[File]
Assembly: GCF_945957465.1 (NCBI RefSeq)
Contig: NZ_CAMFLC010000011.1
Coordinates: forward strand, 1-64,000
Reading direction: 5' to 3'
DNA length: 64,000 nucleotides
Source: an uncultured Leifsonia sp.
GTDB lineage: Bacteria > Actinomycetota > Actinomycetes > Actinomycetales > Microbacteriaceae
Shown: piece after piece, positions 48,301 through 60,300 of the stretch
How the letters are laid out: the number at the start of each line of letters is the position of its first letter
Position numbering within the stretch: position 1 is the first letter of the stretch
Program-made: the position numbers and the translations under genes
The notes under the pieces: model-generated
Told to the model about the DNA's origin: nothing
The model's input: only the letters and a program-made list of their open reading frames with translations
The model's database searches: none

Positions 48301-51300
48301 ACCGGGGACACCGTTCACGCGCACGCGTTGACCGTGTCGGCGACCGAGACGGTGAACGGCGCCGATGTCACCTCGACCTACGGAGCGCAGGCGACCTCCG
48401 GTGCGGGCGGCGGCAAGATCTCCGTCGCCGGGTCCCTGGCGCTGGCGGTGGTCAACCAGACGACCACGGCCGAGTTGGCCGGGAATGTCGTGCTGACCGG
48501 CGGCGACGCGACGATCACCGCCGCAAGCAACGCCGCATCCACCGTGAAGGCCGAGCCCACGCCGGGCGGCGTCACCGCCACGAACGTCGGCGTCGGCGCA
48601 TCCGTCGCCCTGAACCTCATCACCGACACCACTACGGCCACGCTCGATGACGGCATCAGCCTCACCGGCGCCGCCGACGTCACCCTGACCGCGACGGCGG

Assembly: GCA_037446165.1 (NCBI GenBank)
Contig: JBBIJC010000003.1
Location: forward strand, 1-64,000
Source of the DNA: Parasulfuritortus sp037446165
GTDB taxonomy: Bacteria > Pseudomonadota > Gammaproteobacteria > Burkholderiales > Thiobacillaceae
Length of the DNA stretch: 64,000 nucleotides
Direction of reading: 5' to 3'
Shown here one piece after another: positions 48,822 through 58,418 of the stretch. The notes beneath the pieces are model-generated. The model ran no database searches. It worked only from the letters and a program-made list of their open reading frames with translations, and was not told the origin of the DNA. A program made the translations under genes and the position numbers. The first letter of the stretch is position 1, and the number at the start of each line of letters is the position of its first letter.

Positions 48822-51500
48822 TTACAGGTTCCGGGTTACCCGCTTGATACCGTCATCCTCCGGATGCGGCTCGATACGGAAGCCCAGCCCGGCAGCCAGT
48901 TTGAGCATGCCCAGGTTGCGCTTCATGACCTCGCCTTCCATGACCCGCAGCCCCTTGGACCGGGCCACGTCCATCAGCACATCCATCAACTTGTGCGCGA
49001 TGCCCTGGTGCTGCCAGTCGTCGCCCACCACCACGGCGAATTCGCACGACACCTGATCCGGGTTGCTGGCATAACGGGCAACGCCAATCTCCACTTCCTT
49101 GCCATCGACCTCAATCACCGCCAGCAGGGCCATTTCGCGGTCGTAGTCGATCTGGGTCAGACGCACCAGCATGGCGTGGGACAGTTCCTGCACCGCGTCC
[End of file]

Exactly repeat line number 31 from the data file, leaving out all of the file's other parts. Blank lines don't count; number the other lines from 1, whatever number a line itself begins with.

48901 TTGAGCATGCCCAGGTTGCGCTTCATGACCTCGCCTTCCATGACCCGCAGCCCCTTGGACCGGGCCACGTCCATCAGCACATCCATCAACTTGTGCGCGA